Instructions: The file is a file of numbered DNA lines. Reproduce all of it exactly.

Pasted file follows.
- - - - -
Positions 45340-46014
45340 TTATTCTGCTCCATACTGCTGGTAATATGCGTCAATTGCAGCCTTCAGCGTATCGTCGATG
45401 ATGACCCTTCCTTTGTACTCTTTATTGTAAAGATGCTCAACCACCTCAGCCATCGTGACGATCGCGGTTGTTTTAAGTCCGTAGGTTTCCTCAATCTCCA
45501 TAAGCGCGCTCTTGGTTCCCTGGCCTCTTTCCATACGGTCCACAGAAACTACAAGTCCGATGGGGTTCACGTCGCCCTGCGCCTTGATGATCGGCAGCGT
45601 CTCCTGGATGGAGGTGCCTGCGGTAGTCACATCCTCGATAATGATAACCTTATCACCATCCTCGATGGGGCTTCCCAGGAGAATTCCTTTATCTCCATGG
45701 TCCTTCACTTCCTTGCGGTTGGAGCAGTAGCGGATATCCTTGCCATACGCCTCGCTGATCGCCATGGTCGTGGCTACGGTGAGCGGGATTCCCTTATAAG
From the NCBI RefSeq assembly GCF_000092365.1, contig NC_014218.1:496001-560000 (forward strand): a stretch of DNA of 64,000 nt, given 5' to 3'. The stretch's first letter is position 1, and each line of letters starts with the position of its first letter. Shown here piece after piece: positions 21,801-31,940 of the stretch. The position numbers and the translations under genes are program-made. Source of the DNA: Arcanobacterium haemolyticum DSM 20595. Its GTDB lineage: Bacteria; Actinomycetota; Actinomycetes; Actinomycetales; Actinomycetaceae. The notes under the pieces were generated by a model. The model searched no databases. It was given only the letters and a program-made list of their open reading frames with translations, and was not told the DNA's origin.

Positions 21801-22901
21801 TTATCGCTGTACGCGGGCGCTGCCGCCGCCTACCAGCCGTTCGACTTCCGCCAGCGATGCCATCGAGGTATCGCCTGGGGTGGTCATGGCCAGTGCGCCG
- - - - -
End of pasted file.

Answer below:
Positions 45340-46014
45340 TTATTCTGCTCCATACTGCTGGTAATATGCGTCAATTGCAGCCTTCAGCGTATCGTCGATG
45401 ATGACCCTTCCTTTGTACTCTTTATTGTAAAGATGCTCAACCACCTCAGCCATCGTGACGATCGCGGTTGTTTTAAGTCCGTAGGTTTCCTCAATCTCCA
45501 TAAGCGCGCTCTTGGTTCCCTGGCCTCTTTCCATACGGTCCACAGAAACTACAAGTCCGATGGGGTTCACGTCGCCCTGCGCCTTGATGATCGGCAGCGT
45601 CTCCTGGATGGAGGTGCCTGCGGTAGTCACATCCTCGATAATGATAACCTTATCACCATCCTCGATGGGGCTTCCCAGGAGAATTCCTTTATCTCCATGG
45701 TCCTTCACTTCCTTGCGGTTGGAGCAGTAGCGGATATCCTTGCCATACGCCTCGCTGATCGCCATGGTCGTGGCTACGGTGAGCGGGATTCCCTTATAAG
From the NCBI RefSeq assembly GCF_000092365.1, contig NC_014218.1:496001-560000 (forward strand): a stretch of DNA of 64,000 nt, given 5' to 3'. The stretch's first letter is position 1, and each line of letters starts with the position of its first letter. Shown here piece after piece: positions 21,801-31,940 of the stretch. The position numbers and the translations under genes are program-made. Source of the DNA: Arcanobacterium haemolyticum DSM 20595. Its GTDB lineage: Bacteria; Actinomycetota; Actinomycetes; Actinomycetales; Actinomycetaceae. The notes under the pieces were generated by a model. The model searched no databases. It was given only the letters and a program-made list of their open reading frames with translations, and was not told the DNA's origin.

Positions 21801-22901
21801 TTATCGCTGTACGCGGGCGCTGCCGCCGCCTACCAGCCGTTCGACTTCCGCCAGCGATGCCATCGAGGTATCGCCTGGGGTGGTCATGGCCAGTGCGCCG